OCLC Gets Grabby

OCLC, a nonprofit organization created to allow everyone to use bibliographic information, now wants to lower the copyright boom and outlaw people using OCLC information! Wha?!

Apparently they also run WorldCat. A lot of universities and regional libraries put their catalogs up there, with the understanding that it would make it easier for folks to find books they need and make interlibrary loan requests. But now they’ve apparently decided that they want to make money off the thing, instead of just be useful, so everything vaguely similar must go.

A lot of people, for instance, have set up private-citizen catalogs, like LibraryThing. Obviously, WorldCat has no interest in knowing what paperbacks Bobby Sue owns; yet they want to stop them from using the proper catalog numbers.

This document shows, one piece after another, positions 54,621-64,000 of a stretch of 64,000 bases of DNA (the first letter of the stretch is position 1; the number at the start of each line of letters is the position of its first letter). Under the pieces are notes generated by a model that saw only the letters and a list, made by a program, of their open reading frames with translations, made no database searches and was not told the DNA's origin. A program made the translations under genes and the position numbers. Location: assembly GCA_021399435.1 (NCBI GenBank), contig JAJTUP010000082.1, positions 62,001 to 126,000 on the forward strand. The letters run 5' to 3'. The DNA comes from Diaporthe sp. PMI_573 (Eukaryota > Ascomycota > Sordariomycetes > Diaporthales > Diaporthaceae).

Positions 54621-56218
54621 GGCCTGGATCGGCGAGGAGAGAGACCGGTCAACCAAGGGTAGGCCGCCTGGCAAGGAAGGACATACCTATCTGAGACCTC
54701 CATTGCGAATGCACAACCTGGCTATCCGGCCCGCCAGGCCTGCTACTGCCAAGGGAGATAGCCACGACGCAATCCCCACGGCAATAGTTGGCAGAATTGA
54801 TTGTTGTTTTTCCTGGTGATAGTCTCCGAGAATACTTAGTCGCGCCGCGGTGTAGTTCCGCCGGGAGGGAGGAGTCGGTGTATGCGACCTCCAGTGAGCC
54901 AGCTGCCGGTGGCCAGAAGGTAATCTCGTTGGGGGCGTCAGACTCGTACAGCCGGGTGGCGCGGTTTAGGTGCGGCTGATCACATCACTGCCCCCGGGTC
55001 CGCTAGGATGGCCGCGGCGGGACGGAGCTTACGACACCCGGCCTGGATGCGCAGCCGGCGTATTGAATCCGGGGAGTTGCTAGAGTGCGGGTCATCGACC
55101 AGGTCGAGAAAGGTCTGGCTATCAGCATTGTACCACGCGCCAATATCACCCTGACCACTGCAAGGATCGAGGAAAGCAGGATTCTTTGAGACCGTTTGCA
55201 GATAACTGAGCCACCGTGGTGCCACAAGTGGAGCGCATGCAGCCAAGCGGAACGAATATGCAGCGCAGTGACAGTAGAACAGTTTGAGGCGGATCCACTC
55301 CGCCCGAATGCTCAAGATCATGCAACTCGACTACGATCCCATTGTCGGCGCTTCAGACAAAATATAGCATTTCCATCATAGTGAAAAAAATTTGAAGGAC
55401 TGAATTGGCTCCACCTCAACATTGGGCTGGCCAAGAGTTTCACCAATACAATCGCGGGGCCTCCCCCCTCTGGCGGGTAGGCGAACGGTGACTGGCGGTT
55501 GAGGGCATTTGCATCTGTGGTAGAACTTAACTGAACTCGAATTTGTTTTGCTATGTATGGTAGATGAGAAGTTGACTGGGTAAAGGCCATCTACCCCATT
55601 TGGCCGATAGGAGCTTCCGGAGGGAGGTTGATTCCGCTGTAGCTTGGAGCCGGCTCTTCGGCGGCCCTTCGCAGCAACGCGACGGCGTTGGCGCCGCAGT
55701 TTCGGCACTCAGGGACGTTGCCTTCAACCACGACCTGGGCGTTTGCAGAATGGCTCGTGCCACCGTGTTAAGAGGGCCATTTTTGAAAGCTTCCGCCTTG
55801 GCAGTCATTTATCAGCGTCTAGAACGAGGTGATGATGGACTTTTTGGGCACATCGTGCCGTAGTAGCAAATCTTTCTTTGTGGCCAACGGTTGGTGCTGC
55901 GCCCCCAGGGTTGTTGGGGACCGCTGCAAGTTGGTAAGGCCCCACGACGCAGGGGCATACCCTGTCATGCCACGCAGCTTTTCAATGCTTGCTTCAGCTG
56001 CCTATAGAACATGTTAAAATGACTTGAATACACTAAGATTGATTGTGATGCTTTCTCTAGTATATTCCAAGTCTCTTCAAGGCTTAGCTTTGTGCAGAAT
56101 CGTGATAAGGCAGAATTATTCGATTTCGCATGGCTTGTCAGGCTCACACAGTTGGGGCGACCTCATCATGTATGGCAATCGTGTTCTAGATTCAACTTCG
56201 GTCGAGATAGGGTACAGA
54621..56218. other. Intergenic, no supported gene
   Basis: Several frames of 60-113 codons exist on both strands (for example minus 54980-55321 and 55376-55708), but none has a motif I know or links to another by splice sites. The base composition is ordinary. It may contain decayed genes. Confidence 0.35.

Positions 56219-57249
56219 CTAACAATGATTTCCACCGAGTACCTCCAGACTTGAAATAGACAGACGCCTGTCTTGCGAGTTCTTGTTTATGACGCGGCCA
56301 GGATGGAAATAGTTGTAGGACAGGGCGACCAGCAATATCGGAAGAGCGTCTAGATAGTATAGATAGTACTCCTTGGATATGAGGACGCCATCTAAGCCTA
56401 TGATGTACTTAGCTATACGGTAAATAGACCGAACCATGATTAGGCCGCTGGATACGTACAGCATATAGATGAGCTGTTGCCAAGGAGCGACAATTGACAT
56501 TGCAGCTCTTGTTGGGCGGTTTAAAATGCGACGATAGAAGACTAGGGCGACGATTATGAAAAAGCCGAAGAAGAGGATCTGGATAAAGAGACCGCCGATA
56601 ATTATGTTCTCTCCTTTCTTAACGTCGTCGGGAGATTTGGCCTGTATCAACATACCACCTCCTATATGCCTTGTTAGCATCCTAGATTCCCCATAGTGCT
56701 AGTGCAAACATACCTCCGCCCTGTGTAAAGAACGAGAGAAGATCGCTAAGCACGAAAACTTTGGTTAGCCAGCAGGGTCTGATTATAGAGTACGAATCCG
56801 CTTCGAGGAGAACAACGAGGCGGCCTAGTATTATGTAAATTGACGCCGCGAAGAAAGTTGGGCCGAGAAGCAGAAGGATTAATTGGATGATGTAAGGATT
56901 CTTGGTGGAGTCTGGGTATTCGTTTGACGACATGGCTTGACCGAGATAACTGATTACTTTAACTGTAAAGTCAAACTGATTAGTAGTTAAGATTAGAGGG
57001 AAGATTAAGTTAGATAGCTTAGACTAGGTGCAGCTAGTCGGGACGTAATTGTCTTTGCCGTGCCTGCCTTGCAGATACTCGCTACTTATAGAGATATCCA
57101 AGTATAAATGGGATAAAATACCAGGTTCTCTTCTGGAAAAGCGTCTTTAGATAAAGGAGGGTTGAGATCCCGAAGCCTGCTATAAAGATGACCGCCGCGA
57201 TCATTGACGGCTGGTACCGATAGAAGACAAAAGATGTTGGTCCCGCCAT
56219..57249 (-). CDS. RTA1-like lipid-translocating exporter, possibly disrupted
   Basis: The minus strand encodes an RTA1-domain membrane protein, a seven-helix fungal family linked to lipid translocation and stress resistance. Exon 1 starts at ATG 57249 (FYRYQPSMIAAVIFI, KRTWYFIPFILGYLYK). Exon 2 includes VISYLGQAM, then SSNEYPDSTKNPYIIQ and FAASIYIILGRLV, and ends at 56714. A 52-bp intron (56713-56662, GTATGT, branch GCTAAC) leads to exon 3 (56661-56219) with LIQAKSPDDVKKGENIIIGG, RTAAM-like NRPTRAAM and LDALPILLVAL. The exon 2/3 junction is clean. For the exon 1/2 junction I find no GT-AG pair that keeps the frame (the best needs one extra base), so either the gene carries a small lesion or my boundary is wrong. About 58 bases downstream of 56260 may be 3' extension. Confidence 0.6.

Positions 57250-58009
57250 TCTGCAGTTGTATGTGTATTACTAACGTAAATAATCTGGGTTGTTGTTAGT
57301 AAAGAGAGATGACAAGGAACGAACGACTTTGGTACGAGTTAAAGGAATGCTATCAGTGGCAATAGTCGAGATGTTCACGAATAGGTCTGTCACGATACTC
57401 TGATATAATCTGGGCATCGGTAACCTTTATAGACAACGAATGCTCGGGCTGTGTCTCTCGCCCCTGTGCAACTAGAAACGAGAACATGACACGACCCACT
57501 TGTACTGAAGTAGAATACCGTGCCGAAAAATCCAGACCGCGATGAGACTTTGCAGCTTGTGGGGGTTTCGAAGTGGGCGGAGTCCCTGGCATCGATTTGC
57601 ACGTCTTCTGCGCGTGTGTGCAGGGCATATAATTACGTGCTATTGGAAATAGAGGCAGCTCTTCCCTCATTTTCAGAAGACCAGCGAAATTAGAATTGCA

But OCLC is on very shaky ground here. Copyright law is not particularly interested in protecting database collections of facts. So they’re trying to brute-force it by making people “agree” to a license provision. Not that people were informed, or allowed to opt out.

Typical stupidity. If they really want to make money off OCLC classification, do they really want to drive everyone to using ISBN numbers, and to making up ISBN numbers for earlier editions? But more to the point — US taxpayers and institutions are the ones who funded OCLC in the first place, on all sorts of levels. If money’s being made now, where’s our check?

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